Three months to the day after the sharpest selloff in history, Wall Street is freaking out about valuations once more.

Bank of America Corp. clients are sounding the alarm on stock prices like never before, even as they sink cash into the market in droves. Bears are finding new reasons to bristle at soaring price-to-earnings ratios, while vanishing credit premiums belie default risk in the grip of the economic downturn.

“Everything is expensive,” wrote Chris Watling, chief market strategist at Longview Economics, in a recent note. “80% of the markets we track have a valuation in the upper quartile relative to the market’s history -- the greatest percentage on record using data since the mid-1990s.”

Bulls can hit back with more reasonable interpretations of multiples, often relative to other asset classes.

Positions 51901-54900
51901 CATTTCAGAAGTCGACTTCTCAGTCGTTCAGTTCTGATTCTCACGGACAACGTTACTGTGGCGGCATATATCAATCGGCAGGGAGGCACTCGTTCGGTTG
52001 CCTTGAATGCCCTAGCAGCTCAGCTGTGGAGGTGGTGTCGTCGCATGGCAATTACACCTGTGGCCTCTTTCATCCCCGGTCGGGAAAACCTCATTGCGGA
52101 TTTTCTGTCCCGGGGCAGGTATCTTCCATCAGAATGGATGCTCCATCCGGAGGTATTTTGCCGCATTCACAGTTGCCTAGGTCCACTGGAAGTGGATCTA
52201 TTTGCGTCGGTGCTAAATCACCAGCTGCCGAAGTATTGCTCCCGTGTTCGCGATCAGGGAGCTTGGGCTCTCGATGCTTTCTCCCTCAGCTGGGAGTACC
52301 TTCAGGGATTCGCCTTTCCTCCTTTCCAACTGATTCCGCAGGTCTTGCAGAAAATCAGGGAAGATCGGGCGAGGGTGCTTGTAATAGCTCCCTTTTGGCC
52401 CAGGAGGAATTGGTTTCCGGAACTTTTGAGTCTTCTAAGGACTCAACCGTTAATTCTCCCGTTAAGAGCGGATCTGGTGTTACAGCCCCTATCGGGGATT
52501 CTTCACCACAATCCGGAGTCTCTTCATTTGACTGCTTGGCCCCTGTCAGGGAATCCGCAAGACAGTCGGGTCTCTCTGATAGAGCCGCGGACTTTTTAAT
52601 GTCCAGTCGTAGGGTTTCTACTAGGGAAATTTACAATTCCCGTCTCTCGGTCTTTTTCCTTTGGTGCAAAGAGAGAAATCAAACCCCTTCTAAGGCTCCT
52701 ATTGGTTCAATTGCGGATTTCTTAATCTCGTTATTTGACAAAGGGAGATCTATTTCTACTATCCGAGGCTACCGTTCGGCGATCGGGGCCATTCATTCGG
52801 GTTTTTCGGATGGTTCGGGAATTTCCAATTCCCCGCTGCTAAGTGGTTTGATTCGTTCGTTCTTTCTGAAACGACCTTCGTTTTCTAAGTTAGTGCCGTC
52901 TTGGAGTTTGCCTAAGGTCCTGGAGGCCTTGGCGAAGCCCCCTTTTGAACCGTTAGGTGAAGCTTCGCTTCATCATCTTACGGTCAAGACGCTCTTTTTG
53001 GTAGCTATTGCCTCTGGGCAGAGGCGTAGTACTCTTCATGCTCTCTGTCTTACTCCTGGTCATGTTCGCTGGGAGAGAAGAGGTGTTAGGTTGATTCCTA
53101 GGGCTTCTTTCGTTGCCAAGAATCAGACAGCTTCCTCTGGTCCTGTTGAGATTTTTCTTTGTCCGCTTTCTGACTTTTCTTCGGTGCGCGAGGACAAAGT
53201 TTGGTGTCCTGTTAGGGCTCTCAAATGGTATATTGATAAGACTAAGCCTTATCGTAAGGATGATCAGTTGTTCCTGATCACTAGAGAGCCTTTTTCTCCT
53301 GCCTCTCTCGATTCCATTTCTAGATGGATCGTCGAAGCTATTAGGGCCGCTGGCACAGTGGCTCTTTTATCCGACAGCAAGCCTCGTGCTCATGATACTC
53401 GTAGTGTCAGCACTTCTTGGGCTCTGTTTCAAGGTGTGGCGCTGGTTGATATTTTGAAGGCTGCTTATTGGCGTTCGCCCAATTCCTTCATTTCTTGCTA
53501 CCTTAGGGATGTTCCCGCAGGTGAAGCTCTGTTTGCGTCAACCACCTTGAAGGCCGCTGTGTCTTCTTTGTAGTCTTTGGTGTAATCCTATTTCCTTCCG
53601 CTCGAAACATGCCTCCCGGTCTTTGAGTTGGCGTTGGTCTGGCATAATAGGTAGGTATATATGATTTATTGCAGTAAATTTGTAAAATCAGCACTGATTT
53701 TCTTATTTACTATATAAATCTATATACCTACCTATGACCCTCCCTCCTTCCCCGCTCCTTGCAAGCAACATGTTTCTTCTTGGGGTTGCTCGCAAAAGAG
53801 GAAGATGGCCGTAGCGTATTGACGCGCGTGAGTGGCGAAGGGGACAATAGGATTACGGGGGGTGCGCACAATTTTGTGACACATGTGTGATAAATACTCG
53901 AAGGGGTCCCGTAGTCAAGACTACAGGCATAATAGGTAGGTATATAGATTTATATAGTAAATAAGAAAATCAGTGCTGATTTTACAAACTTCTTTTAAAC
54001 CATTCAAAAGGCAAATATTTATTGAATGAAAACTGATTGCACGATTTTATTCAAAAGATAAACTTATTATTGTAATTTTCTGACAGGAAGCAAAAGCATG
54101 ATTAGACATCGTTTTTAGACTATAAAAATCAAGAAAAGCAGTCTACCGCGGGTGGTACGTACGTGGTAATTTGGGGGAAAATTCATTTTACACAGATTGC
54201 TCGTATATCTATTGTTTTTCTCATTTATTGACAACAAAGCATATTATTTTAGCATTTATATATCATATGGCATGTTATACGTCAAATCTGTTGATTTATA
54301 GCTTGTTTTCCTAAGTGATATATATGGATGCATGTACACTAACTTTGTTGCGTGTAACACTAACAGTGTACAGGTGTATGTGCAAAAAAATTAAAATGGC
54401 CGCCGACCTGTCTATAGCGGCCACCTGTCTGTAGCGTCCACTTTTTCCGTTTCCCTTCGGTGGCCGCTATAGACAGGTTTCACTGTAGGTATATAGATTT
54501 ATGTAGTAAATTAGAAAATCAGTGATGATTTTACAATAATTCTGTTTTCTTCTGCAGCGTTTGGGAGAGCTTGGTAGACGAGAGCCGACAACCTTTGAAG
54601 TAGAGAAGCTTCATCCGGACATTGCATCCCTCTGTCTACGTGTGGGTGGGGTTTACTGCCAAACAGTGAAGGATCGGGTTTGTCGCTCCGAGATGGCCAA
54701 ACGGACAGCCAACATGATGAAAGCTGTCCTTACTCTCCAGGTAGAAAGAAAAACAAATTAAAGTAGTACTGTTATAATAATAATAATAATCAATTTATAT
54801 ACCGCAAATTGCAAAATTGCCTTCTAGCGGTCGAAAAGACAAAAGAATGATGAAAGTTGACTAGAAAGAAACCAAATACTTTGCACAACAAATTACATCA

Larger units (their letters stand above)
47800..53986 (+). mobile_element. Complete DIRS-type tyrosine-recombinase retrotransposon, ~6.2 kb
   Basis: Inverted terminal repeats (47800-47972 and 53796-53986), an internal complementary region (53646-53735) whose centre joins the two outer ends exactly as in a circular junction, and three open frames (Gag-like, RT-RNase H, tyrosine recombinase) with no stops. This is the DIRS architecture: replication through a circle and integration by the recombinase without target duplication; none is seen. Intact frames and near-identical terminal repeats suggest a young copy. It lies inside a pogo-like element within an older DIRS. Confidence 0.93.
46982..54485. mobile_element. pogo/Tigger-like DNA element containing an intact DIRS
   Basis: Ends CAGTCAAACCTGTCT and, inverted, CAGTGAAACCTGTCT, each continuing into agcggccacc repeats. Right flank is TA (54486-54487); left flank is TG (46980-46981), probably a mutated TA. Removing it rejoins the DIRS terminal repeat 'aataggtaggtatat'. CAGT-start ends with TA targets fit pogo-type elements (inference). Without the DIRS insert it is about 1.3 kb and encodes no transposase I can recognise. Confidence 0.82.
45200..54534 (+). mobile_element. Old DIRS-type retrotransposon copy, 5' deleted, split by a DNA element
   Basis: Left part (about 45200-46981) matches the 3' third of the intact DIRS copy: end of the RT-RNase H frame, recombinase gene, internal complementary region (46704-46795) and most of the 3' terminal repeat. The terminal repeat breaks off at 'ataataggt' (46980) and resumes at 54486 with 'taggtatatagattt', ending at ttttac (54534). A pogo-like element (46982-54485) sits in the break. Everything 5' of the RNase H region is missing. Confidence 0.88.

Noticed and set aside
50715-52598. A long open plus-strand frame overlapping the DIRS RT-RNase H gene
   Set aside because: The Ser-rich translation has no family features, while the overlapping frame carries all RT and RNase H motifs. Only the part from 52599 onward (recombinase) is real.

Yet while renewed signs of global growth could push multiples even higher, strategists at Goldman Sachs Group Inc., including Christian Mueller-Glissmann, concede that “elevated valuations will likely become a speed limit for returns again.” The question is, just when will fundamental thresholds get breached?

Here are some of the measures investors are debating.

Dotcom Deja Vu
After a more than 40% climb in stocks from the trough of the coronavirus-driven slump in March, global equity valuations have surged to their highest since the dotcom bubble of the new millennium.

The MSCI AC World Index is trading close to a commanding 20 times forward estimates for the next year, according to data compiled by Bloomberg.

U.S. Premium
While valuation concerns are not limited to the world’s biggest stock market, multiples in the U.S. are getting the bulk of the attention.

For good reason. If you slice and dice equal-weight gauges of the S&P 500 and MSCI World indexes, the premium for an “average” U.S. share surged to the highest in at least a decade after the peak of the coronavirus outbreak. It has yet to come back to its historical range.

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